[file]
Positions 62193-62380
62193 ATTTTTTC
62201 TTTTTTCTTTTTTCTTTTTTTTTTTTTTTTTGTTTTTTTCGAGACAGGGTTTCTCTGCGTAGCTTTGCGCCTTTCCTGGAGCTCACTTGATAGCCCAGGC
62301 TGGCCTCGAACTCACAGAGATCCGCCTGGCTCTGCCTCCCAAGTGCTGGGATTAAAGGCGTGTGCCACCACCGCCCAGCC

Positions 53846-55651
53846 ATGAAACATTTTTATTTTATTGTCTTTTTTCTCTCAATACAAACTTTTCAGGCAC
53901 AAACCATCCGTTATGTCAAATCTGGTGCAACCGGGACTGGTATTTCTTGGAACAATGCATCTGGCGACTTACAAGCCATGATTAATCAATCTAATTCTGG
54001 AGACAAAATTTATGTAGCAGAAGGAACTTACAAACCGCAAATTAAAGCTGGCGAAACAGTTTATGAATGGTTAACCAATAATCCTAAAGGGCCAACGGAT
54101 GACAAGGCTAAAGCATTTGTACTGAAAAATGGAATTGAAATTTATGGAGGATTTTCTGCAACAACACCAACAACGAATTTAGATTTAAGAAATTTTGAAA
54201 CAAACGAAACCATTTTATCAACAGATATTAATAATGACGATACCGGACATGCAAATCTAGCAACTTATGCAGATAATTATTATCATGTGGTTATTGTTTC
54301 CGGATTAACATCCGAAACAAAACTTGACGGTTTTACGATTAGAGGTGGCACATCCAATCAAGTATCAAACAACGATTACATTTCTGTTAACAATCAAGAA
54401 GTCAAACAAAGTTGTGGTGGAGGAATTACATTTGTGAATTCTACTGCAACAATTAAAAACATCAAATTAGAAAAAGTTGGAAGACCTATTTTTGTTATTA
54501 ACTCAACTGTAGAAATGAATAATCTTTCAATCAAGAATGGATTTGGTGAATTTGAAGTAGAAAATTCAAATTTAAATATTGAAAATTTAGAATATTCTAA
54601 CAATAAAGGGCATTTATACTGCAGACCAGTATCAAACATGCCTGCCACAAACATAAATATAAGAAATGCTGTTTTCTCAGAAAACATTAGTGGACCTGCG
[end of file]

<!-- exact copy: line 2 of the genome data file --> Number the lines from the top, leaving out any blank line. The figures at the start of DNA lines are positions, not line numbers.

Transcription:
62193 ATTTTTTC